Yoga and Robots

What do you think of when you hear the word robot? Roomba, R2D2, Hal? Something that can't think for itself comes to my mind, maybe no ethics. Something not alive, yet maybe it has some sort of intelligence. I recently attended a teacher training where we put together a robot, and programmed it as well. I was intrigued but not enraptured by the complex connection of small pieces over and over as a structure emerged that could carry out a variety of functions. It could roll around, sense distance through IR and ultrasound sensors, even avoid obstacles and certain surfaces. In fact, we could use a computer program to deliver a list of complex commands that it could carry out for while, til the battery ran down. Even with all this ability, I was struck by how much more complex the human mind and body are, and how we are very far from ever creating a machine that can closely mimic our dynamic organic state. Thank goodness.

Why do we create robots? To explore, work, carry out tasks impossible or distasteful to humans. Maybe wander around the moon, repetitive tasks in a factory, or other jobs that are relatively simple and dangerous. I'm not sure we as a society are asking all the important questions though, just because we can, should we? Replacing human jobs with machines might save some money, but it also puts someone out of work. Traveling to the moon and mars are fine and maybe an interesting challenge, but it costs millions of dollars and we have a huge number of problems to deal with on this planet before we start exporting humans and our civilization around the universe. Why does war drive so much research? That's a question for another day.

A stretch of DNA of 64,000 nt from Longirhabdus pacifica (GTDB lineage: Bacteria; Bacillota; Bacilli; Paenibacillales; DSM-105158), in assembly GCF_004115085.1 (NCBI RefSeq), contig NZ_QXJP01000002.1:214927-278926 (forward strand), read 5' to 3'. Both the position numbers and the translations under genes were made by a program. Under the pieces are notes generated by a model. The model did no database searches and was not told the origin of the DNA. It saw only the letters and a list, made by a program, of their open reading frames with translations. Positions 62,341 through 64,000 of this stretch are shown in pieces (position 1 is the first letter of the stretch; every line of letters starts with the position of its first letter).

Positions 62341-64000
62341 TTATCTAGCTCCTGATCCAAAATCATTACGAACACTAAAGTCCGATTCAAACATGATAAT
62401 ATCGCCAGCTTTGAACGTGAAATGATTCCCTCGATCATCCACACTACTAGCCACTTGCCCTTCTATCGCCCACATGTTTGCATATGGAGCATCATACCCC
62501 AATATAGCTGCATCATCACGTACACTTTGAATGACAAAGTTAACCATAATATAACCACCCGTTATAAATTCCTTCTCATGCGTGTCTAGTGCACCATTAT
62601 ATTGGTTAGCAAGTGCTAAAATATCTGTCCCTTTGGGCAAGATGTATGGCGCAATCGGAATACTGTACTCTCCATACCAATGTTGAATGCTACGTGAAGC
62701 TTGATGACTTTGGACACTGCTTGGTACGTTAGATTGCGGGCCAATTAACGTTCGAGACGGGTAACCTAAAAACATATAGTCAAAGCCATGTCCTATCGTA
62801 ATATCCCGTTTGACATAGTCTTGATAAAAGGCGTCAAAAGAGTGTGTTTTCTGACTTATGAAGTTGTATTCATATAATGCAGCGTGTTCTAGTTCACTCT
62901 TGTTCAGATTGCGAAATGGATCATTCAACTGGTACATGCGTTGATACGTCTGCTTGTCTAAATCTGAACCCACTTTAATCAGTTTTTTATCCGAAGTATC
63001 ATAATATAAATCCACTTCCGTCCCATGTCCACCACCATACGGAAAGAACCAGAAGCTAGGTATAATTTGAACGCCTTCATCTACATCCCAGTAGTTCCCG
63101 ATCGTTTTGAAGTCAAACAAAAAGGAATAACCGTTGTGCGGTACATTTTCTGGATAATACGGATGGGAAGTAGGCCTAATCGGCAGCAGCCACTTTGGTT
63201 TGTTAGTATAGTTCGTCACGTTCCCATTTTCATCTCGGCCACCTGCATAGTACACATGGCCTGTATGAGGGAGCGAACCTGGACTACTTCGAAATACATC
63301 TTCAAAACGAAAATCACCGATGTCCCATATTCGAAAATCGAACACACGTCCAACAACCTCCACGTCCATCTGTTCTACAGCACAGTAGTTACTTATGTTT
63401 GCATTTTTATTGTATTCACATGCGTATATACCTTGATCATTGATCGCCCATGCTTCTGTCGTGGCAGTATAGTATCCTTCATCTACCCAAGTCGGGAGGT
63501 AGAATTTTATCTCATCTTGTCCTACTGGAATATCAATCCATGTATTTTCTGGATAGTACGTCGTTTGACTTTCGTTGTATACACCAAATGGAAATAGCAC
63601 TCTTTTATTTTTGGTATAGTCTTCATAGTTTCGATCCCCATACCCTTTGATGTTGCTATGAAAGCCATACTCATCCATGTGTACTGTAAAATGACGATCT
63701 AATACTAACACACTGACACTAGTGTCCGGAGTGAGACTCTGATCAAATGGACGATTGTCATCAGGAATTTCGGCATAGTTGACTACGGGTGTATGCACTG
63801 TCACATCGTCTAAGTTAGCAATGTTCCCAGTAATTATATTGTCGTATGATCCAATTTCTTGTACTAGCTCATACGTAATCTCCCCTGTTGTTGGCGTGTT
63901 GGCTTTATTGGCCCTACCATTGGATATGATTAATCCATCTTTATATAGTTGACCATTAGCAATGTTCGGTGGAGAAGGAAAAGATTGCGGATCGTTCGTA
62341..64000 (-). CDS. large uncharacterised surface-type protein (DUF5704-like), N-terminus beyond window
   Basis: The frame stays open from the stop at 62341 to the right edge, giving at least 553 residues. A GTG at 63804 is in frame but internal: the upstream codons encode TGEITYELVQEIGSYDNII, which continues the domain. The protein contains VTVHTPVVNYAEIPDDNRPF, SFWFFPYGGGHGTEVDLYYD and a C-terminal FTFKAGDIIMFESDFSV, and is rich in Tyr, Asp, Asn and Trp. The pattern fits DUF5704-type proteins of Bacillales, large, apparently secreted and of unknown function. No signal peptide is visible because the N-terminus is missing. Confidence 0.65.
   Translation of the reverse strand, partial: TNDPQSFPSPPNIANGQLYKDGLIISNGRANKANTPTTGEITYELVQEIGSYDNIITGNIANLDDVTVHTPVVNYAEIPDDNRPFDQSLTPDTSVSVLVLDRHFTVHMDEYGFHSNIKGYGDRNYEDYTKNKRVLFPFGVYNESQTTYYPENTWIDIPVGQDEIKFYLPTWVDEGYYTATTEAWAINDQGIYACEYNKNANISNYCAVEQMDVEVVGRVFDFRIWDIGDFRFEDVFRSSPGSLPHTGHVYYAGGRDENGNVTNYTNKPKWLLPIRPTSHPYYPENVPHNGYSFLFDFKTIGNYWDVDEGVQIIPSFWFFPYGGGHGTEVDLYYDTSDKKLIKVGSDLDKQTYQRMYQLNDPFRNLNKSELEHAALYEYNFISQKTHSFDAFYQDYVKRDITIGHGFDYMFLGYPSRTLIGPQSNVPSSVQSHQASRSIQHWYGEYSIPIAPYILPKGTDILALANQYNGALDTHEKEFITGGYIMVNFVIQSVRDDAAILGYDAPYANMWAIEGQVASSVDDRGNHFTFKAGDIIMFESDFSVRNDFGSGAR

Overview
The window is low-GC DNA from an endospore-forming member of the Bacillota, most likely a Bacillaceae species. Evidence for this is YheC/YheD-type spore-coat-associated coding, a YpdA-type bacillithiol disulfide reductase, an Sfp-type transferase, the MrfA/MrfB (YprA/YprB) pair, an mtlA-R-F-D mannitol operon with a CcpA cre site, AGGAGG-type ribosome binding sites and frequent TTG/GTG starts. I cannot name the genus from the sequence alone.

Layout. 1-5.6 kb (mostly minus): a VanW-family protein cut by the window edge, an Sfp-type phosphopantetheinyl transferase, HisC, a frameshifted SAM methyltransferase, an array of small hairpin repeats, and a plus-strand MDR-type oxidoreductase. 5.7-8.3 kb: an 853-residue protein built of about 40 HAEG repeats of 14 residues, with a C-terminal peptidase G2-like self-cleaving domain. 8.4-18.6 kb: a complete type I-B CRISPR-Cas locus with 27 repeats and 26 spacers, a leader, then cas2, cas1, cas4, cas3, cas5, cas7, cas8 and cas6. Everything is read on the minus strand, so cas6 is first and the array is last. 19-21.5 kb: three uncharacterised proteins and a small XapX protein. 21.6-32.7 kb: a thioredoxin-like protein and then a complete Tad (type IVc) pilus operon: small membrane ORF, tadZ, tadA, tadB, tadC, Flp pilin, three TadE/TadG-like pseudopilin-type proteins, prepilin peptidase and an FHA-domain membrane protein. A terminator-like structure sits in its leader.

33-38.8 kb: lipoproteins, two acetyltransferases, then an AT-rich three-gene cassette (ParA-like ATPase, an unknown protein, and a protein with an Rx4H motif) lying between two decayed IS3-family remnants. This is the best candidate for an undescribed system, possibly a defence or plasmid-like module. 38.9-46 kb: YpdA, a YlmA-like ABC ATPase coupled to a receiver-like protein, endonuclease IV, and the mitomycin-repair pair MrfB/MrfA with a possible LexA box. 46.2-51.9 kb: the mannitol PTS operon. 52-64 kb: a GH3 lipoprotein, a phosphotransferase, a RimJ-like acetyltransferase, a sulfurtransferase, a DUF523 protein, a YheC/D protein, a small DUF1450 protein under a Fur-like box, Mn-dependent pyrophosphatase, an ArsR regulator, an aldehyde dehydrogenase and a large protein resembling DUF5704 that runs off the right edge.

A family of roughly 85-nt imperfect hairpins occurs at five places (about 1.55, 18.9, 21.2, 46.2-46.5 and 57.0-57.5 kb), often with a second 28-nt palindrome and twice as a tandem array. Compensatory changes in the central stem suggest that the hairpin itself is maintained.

I noticed at the conference how people are sometimes nice to each other but often they can also be pretty confrontational, bossy, or just downright mean. Perhaps each of us has some inner work as well, before we strive to make further progress as a civilization forging out of the atmosphere. When people in Africa are being ripped out of their houses and raped, burned and tortured (as I discussed with one fellow attendee about his home country of Kenya), and other atrocities are being played out by the second, is it good for our focus to be outside this little blue planet and all our terrible problems of violence? I'm not sure. I know that yoga has helped me to be a better person and I know I still have far to go. I work hard each day to be kind, to share what I can with others, to give what I can to those that have less than I do, to teach students that weren't born with the security and love and support that I have had my whole life. I will continue to practice yoga, and give what I can, and work to be kind and considerate, without blowing small stuff out of proportion. Because honestly, most of us are so fortunate to have what we do, I believe it is our universal duty to give back.

Namaste,
Kat

Comments

E. Michelle said…
I enjoyed this post Kat. Very thoughtful. Perhaps by changing what's on the inside we can effect our external environment.

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